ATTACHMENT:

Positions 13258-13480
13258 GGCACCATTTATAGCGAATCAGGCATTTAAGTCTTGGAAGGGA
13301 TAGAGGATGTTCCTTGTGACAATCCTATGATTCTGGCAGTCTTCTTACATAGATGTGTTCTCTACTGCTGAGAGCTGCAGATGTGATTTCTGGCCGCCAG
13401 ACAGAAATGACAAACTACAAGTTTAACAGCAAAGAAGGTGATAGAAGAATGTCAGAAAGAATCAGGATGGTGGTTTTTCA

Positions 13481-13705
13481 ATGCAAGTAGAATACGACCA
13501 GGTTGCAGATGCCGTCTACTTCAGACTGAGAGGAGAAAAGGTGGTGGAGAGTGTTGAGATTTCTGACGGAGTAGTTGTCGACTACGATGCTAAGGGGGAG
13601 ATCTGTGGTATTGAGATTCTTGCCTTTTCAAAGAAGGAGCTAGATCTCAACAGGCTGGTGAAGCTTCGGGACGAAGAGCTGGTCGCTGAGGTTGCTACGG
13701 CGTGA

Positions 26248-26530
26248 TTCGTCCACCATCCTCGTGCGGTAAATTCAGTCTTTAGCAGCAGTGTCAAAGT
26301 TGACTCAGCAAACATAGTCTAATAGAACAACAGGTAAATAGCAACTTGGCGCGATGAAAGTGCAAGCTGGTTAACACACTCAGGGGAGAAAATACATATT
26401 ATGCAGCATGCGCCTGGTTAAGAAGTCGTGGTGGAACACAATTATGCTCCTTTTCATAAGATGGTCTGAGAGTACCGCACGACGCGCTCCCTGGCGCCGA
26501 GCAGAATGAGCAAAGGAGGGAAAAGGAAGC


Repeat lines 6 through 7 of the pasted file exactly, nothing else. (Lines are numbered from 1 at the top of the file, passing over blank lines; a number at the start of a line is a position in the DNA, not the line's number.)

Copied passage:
13481 ATGCAAGTAGAATACGACCA
13501 GGTTGCAGATGCCGTCTACTTCAGACTGAGAGGAGAAAAGGTGGTGGAGAGTGTTGAGATTTCTGACGGAGTAGTTGTCGACTACGATGCTAAGGGGGAG